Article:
"I don't underestimate the degree to which they'll be disingenuous," Rep. Mark Takano (Calif.), a freshman Democrat who has emerged as one of the loudest critics of Social Security benefit cuts, said Friday. "It harkens back to the charge that $700 billion was taken from Medicare and put into ObamaCare, and [they] told all the seniors it was a [benefit] cut. That was very deceptive, [and] this is another instance of that."
Rep. Alan Grayson (D-Fla.), another staunch defender of Social Security, echoed that charge Friday.
"I never underestimate Republican hypocrisy," he said.
Not all Democrats fear Obama's chained CPI proposal will be a liability for the party during the midterms. Rep. Keith Ellison (D-Minn.), head of the Congressional Progressive Caucus, argued that the president proposed the change, so any political fallout should be directed at him.
"They cannot lay that dead cat at our door," Ellison said Friday. "I don't know how it's going to affect the president's brand, but it would be completely unfair to affect the House Democratic Caucus brand, because we had nothing to do with it and most of us are affirmatively and explicitly against it."
Rep. Ted Deutch (D-Fla.), another fierce critic of chained CPI, offered another reason he thinks GOP attacks on Obama's budget won’t stick: Republicans, he said, have crusaded for similar entitlement cuts for too long to reverse course convincingly.
"The party that champions the dismantling of Medicare has a hard time attacking anybody for going after seniors," Deutch said Friday. "They would not come with clean hands to that argument."
Deutch predicted the conservative House Republican conference would ultimately prevent Walden and his National Republican Congressional Committee from attacking Obama's chained CPI proposal on the campaign trail, even if it would prove effective.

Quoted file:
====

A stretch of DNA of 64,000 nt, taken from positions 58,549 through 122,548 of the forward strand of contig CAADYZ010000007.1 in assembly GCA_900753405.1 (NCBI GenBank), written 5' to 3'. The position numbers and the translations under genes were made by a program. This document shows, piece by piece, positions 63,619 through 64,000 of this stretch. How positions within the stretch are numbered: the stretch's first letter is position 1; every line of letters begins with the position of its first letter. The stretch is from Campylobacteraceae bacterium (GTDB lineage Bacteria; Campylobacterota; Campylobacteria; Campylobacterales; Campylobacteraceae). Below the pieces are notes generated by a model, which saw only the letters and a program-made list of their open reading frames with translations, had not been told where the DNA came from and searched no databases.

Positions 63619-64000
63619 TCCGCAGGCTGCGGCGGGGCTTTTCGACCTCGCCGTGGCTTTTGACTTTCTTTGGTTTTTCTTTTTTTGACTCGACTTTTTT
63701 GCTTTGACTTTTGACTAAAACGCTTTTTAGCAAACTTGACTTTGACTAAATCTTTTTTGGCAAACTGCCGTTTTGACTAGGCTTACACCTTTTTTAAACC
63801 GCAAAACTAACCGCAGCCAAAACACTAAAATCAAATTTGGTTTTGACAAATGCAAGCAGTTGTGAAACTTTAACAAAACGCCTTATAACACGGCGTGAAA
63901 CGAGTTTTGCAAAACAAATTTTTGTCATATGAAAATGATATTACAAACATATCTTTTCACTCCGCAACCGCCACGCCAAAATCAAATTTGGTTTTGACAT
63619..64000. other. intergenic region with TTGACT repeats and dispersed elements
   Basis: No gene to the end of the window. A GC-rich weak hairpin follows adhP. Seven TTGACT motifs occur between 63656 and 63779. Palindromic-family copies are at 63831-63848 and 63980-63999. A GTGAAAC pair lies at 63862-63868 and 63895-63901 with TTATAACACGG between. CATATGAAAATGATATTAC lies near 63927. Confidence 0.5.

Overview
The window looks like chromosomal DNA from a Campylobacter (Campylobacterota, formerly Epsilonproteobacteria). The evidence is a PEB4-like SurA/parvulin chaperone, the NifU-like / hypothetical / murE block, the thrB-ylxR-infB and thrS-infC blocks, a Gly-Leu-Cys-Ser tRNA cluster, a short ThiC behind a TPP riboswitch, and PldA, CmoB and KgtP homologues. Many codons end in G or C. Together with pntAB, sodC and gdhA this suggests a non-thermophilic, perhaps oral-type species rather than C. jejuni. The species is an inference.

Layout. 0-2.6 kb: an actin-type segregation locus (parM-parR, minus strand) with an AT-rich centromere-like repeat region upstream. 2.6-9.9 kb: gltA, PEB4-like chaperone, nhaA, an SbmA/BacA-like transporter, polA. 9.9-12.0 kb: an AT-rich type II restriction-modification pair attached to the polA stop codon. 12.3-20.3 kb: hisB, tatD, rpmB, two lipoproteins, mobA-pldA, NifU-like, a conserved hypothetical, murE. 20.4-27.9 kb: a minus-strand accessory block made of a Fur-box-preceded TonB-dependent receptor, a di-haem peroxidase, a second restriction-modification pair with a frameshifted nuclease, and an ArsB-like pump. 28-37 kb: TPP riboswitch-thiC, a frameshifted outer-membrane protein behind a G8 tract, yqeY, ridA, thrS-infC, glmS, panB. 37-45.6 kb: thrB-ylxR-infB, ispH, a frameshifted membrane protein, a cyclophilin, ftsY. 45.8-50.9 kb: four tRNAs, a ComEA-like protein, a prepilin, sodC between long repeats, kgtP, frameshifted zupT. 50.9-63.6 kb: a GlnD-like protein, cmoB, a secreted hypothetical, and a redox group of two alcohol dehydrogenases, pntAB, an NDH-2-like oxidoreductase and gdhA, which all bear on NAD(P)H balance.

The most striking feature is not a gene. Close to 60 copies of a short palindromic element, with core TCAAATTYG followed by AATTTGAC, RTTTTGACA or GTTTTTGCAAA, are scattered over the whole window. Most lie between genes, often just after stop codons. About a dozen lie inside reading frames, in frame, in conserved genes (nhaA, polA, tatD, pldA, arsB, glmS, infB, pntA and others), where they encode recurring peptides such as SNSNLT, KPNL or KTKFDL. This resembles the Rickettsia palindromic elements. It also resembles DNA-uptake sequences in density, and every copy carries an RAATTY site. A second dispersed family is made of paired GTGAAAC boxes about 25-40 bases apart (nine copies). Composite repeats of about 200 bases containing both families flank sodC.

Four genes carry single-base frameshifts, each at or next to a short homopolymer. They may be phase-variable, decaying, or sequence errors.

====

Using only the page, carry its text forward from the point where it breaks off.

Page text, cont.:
"There are too many members of his caucus who want to do real harm to Social Security and Medicare," Deutch said. "They won't allow him to even make that political argument because he'll expose them for what they really want to do."
Complicating the GOP attacks on Obama's proposal, more than 100 Republicans voted this year in favor of the Republican Study Committee budget, which includes a shift to the chained CPI.
Rep. Peter DeFazio (D-Ore.) argued that the Republicans' track record on Social Security-- which includes the effort by President George W. Bush to privatize the program-- would make it "immensely difficult" for GOP leaders to make an effective campaign strategy out of Obama's proposal.
"They are firmly embedded in the minds of the public as being a party that does not support Social Security," DeFazio said. "Hypocrisy is rife around here, but I think that was a personal statement by Greg Walden. … I don't think this is a budding strategy."
..."Our job is to make clear that Mr. Walden's crocodile tears over [Obama's proposal] rings insincere and hollow," Takano said. "As a whole, Republicans want to do far, far, far more damage than chained CPI."
Other Democrats have similar dynamics at work. Florida anti-Social Security Republican, John Mica, voted for the Study Committee Budget and for Chained CPI. His opponent, Nick Ruiz has this to say about the Chained CPI scheme: "I would never vote to diminish Social Security benefits.These benefits cover retirees, widows, children, disabled persons and veterans-- none of whom receive enough as it is by current economic standards of reasonable cost, inflation and common decency. In fact, it's part of my platform to actually increase Social Security benefits, financed by lifting the FICA cap, and Wall Street cost-sharing." Same for Kenneth Sanders in TX-06. Joe Barton is a Chained CPI fan and voted for it. Sanders has been clear that "Chained CPI and the Ryan budget are both wrong for America. What this country needs right now is the kind of booming job creation that will get the economy running again. Penalizing seniors by taking Social Security earnings out of their pockets in not just wrong for the economy; it's immoral."
But will voters be able to distinguish? Or will they just have Obama and Chained CPI in mind-- with the help of a misleading GOP advertising blitz-- when they go to the polls in 2014?